Seán Murray, Director of Product Services at Zellis Ireland, introduces our latest report exploring the state of employer diversity, equity and inclusion (DEI) in the Republic of Ireland today.
I’m very pleased to introduce the latest report from our ongoing research on DEI in Ireland’s employer space. This piece is a follow-up to our previous study, conducted with Economist Insight in 2021.
It could be argued that a strong lens was only really directed onto DEI in Ireland following the establishment of the Irish Human Rights Equality Commission in 2014. The country’s population has become increasingly multicultural as people from around the world come to establish new lives and further their careers. With many multinational organisations setting up bases in Dublin and other cities, Irish workplaces are becoming more diverse, moving conversations about equity and inclusion up the agenda.
When asked if they have seen improvements over the past three years, a large majority of respondents said yes, on both diversity (64%) and inclusion (67%). The introduction of gender pay gap reporting in 2022 is one example of the steps being taken in Ireland towards better DEI. Should this develop to include ethnicity and other characteristics, it will certainly bring a sharp focus to equality in terms of reward.
Overall, the DEI dial is moving in the right direction, spurred partly by labour market realities. Demonstrating a diverse and inclusive culture, within which to nurture and retain staff, is becoming an essential selling point when wooing talent in a fiercely competitive environment.
“Inclusion is a far more difficult challenge for employers because it isn’t tangible in the same way as diversity. It’s much harder to track, quantify and measure. Lots of organisations are improving when it comes to bringing more diverse talent in, but they haven’t got inclusion right.”Dr Zaheer Ahmad (pictured, below), Global Head of Diversity, Equity and Inclusion, Haleon
Low data collection and data discomfort hamper DEI in Ireland
As employers look to respond to the changing needs of the workforce, they will need to harness data collection to understand who employees are, so they can benchmark and track improvements. But currently, only 11-22% of employees in Ireland have received requests to share diversity data (compared with 24-32% in the UK). So it’s clear that organisations need to step up those efforts.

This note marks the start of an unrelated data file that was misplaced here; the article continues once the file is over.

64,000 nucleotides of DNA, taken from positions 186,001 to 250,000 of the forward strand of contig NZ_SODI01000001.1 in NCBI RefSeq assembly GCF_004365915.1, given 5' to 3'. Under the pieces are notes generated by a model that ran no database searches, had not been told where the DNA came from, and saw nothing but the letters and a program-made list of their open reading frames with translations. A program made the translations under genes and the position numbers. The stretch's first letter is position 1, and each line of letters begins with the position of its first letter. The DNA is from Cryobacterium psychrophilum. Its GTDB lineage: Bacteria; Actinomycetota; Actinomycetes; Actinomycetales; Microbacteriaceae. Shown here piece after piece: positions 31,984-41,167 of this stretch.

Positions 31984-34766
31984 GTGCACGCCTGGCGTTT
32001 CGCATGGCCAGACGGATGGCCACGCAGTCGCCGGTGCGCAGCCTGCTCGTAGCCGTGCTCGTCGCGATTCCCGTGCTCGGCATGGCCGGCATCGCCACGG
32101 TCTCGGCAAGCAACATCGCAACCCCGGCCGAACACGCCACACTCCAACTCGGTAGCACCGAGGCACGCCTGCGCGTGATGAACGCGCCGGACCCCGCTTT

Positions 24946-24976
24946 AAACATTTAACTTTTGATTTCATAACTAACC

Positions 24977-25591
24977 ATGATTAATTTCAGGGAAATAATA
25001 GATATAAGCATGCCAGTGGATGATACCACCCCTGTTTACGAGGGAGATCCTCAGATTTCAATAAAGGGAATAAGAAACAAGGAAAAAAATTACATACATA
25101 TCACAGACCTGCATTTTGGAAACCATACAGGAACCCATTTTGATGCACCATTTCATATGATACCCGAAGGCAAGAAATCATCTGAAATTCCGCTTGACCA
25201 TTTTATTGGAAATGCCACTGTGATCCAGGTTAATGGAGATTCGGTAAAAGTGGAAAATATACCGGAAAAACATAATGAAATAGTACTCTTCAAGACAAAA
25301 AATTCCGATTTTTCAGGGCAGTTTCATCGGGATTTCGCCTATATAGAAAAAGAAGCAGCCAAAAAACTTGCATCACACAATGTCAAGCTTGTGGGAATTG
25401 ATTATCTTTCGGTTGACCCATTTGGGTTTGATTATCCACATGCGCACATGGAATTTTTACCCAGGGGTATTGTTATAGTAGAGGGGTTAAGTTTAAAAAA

There is another barrier: Irish employees are not always particularly willing to share personal data. When it comes to certain characteristics, such as disability and sexual orientation, 35% indicated they would not be comfortable sharing this with their employer (compared with just 23% in the UK).
The reasons for this relatively low level of trust are complex. Historical and cultural factors may well be at play, as well as the reasons cited in the research: lack of clarity on the use of the data, and concern over data protection.
It’s very possible that recent high-profile events such as the Public Service Card rollout of 2019, and cyber-attacks on the public sector, have fostered a level of data distrust among Irish employees.
Regardless of the reasons, the remedy is clear: provide absolute transparency and comfort to employees when it comes to the collecting and processing of personal information. Data is a crucial starting point to understanding and improving the DEI situation in Irish workplaces.
Employers need to demonstrate a new level of transparency, sharing insights on where improvements are being made, where and why elements of their DEI initiatives are failing, and how they are planning to address these areas. When employers start providing regular, transparent communications on DEI performance, then employees will become far more comfortable and open to disclosing more personal data.Aggie Mutuma (pictured, below), CEO and Lead Consulting Director, Mahogany Inclusion Partners
Build DEI into your HR reporting and analytics
Companies need to have a rigorous, evidence-based approach to diversity, equity and inclusion. This starts with collecting diversity data systematically and at scale. This requires that employees feel confident enough to disclose their characteristics including gender, ethnicity, sexual orientation, disabilities and social background.
With this in mind, Zellis’ new module helps collect this data systematically and in line with best practice. It’s free to all customers of our cloud-based payroll and HR software through the self-service MyView module. We hope that this, coupled with strong senior leadership support in our customer base, can contribute to making workplaces more inclusive and fairer.
For more key stats and detailed insights, download the full report.